infected object, and Unwittingly convey
the germ - to his stomach when eating.
There are various other ways of produc
ing infection, and only the greatest care
and thoughtfulness on the part of those
exposed, can place them beyond the
reach of danger, j The period of incuba-gKR-ff
from twenty-four, hours to three days, it
makes it certain that no infected person
can reach this ' country before active
symptoms have manifested themselves.
Hence a primary case is certain to ..de
velop before a vessel has reached quar
antine. Secondary cases, those con
tracted on the vessel, often develop be
fore the vessel reaches port, . and it is
not impossible that even ' tertiary cases
would be discoverable' by the health of
ficer. - - " ' w...
Damages from Locomotives.
Walla Walla Statesman. - Friday aft
ernoon, sparks from a passing engine on
the narrow gnage railroad, set hre to a
stubblefield of Mr. J. Cochran, about
six or seven miles- from this city. It
communicated to Milt Aldricb's fine
peach orchard, which was almost en
tirely destroyed, and considerable fenc
ing was also burned. - Just what the
loss is could not be learned, but it is
considerable. -From Mr. Chris. Sturm,
a reporter learns that fires earned by-
sparks from locomotives along this road
are of almost daily occurrence,' from the
fact that there are no spark-catchers on
the engines. This is a dangerous men
ace to property along the line, and steps
should be taken at once to Bee that it is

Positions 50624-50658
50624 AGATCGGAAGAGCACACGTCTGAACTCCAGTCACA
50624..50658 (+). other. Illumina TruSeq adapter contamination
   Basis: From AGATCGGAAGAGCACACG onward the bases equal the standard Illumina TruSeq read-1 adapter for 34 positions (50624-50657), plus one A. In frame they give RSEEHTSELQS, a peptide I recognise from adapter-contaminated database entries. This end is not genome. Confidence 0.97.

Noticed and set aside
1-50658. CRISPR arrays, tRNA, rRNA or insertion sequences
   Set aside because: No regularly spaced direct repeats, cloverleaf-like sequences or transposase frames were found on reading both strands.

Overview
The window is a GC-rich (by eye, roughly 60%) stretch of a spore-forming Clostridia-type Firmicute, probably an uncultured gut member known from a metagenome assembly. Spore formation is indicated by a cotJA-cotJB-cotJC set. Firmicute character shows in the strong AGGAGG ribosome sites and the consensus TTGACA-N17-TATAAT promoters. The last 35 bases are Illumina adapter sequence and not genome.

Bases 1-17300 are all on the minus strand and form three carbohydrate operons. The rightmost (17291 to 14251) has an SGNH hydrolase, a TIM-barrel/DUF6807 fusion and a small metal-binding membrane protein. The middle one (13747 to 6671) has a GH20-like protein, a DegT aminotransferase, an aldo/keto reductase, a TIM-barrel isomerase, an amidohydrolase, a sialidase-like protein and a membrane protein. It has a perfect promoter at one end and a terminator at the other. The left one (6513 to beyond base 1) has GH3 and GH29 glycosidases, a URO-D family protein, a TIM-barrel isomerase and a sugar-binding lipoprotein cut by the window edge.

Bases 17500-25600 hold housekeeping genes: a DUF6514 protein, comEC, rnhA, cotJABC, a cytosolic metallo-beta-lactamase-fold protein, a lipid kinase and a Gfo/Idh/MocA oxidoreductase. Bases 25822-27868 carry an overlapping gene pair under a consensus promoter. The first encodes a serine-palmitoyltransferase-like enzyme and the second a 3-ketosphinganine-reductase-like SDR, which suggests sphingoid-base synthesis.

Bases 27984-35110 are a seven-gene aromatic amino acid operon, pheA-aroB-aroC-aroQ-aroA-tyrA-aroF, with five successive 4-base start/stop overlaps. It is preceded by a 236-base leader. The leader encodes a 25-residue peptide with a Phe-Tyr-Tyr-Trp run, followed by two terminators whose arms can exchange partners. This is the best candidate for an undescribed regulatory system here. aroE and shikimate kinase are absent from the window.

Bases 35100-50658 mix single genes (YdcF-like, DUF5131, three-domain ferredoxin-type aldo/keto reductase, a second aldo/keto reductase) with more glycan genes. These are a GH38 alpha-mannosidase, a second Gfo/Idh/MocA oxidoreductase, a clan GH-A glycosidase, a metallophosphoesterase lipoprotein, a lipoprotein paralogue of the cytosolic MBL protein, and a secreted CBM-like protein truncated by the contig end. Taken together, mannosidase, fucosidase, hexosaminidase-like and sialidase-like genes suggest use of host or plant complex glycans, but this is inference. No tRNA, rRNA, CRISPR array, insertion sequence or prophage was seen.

remedied.' i' . : . '.
- All's Well That JSnds Well. .
Fospil Journal. It is said -that "the
course of true love never runs smooth,1
all's well that ends well ;" both saws are
truly applicable in the Aldorson-New'
man romance. Tomorrow Alderson goes
to Condon to get a license from the
county clerk, and the last scene in the
dama will be enacted on Sunday, Sep
tember 4, at 11 o'clock a. m,, in the
Baptist church, when the Rev.. James
Howcton will perfect with the marriage
rite the indissolable bond of love which
now links together Scott Alderson and
May" Newman. . Everybody is invited
to the marriage ceremony. A general
feeling of rejoicing prevades the town
and everyone is glad that a seeming
tragedy has been eo happily converted
into a comedv.
Highest of all in Leavening Power. Latest U.S. Gov't Report.
FOR THE WICON ROAD
Very - NotaMe Convention Hell at
: Des Moines, Iowa. ' .
DISTINGUISHED MEN ' ASSEMBLE.
by Governor Boies on the Debt
of Gratitude tj the Movers.
HISTORY OF THK ri.AX KEVlEffCO.
Government, State, County and Towti-
to. be Invoked In Aid and
- i ' Co-operation.
,. Des Moines, Sept. 6. Pursuant to
the call of the meeting of- August 16th
the better roads state convention re- -.
assembled in this city yesterday, and it
is a notable gathering of about three